• Bigger brands have, however, little option other than to adapt how they do everything, from launching products to putting together their planning cycles. A rigid 12- to 24-month cycle which, believe it or not, many brands still have, doesn’t allow much flexibility.
  • Recruiting talent is another imperative for adapting, but there is significant competition out there for talent these days, and larger brands are not always as appealing as they used to be. Do many graduates want to work for large, more cumbersome businesses rather than go for the other opportunities there are on the market? 

What advice would the panel give to DTC brands on scaling?

  • Skills and capabilities – often in a start-up / scale-up there are a greater number of generalist roles across multiple disciplines because there is more of an “all hands to the pump” mentality. As you get bigger, however, you need to consider whether functions like acquisition, UX and CX might benefit from specialist roles.
  • “Grow properly but at pace” was a mantra one of the panellists’ organisations had adopted. It certainly is crucial to be agile and to grow at pace, but you need to do so with the right tools and processes in place. An example given was how, when one of the panellists joined their company, analytics wasn’t set up correctly and was double counting sales. Upgrading their ESP (email service provider) from Mailchimp to enable them to do automated emails felt as if it was ahead of where they needed to be at the time. It nevertheless paid dividends later, when the company was able to grow quickly and efficiently.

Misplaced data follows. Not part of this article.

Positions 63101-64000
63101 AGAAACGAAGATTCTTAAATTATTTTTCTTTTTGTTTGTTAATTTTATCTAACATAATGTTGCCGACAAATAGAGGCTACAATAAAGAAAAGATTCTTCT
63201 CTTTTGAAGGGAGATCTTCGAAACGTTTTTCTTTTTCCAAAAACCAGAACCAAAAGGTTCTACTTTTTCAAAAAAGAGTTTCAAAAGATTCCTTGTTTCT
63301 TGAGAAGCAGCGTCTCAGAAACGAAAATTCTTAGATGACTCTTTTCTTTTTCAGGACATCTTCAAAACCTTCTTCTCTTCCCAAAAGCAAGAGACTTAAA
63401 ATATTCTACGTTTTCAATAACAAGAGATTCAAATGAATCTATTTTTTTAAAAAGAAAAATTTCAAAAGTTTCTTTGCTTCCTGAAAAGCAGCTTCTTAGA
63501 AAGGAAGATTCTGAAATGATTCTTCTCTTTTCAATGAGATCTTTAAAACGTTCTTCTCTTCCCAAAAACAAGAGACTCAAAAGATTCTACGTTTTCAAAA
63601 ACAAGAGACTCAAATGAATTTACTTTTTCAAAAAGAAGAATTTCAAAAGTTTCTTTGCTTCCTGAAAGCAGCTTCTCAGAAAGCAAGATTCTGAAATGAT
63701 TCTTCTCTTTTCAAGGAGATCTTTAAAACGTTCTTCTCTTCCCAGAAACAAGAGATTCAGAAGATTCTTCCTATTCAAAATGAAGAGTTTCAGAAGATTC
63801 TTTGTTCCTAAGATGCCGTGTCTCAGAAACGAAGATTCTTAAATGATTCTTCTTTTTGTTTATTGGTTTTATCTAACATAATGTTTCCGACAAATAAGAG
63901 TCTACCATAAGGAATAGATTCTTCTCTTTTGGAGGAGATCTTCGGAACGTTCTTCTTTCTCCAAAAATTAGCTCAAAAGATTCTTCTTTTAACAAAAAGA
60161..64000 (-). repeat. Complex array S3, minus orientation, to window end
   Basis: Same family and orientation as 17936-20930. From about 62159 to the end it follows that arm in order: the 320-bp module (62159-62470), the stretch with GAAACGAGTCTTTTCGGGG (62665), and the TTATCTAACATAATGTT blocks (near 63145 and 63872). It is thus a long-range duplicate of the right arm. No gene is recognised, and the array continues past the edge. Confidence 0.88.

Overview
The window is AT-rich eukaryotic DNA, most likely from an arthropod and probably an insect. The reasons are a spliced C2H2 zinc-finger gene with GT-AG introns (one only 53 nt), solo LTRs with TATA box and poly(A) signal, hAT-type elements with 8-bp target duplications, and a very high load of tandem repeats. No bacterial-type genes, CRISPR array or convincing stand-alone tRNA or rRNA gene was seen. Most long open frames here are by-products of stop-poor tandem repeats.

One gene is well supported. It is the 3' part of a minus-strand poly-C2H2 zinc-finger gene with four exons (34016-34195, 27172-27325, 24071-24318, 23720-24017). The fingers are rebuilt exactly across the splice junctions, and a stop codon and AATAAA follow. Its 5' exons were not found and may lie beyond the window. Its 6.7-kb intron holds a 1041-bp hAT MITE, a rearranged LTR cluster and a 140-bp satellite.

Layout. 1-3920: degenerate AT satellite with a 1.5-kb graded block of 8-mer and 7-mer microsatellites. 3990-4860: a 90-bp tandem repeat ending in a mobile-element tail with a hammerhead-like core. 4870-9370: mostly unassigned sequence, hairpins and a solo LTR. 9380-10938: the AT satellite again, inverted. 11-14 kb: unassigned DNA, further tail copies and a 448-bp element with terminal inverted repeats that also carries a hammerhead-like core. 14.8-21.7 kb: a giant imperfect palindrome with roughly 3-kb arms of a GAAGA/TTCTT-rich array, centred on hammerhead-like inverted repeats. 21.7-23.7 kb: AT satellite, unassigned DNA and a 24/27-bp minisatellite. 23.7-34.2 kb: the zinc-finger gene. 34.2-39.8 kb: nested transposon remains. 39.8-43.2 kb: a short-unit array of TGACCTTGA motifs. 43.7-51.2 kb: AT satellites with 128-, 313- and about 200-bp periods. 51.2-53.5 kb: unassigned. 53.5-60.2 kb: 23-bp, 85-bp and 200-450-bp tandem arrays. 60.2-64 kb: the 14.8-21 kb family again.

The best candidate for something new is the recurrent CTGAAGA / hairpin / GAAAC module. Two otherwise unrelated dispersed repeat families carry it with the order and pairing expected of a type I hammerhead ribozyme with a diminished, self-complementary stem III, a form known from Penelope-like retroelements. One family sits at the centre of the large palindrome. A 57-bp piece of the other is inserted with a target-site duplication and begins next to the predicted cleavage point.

• Migrating from DTC to a wider set of distribution channels will get you more volume and, potentially, profit, but you need to balance that carefully with managing the customer conversation and relationship.
  • Managing the shift in perception of your consumer and customer (retailer) relationships was deemed important, especially when you are no longer the little company both these sets of stakeholders were working with a few months ago.
  • Media mix – a panellist said that, when you are small and growing, there is a temptation just to stick to Google and Facebook for performance media, with some PR thrown in. At some point, however, you need to evolve from using only performance media to embracing brand and a wider mix of channels. 
  • Measurement – attribution Is important for digital media but, depending on your size, consider marketing-mix modelling to measure ROI and profit across all your channels. 
  • Keep true to the origins of the company. This can be difficult, but one way a panellist’s organisation tackled the issue was by trying to ensure new hires were aligned to the business’s values.
  • Think about what you do in-house and what you outsource. The panel discussed distribution as one example. If you are shipping 50 boxes, you will naturally do that in-house. Get to 50K and you’ll want to box them up at an external warehouse. Get to 50 million (on an Amazon scale) and you’ll need to think about the reduction in cost you’d get from in-housing again. 
  • Janis discussed how Birchbox did all their creative in-house and had no desire to change: it meant they could be highly reactive but also integrated for a consistent experience of who they are.
  • Diversity
    • The biggest issue in the discussion of diversity was the representation of non-white employees. All the panellists felt this was an issue in most organisations they’d come across.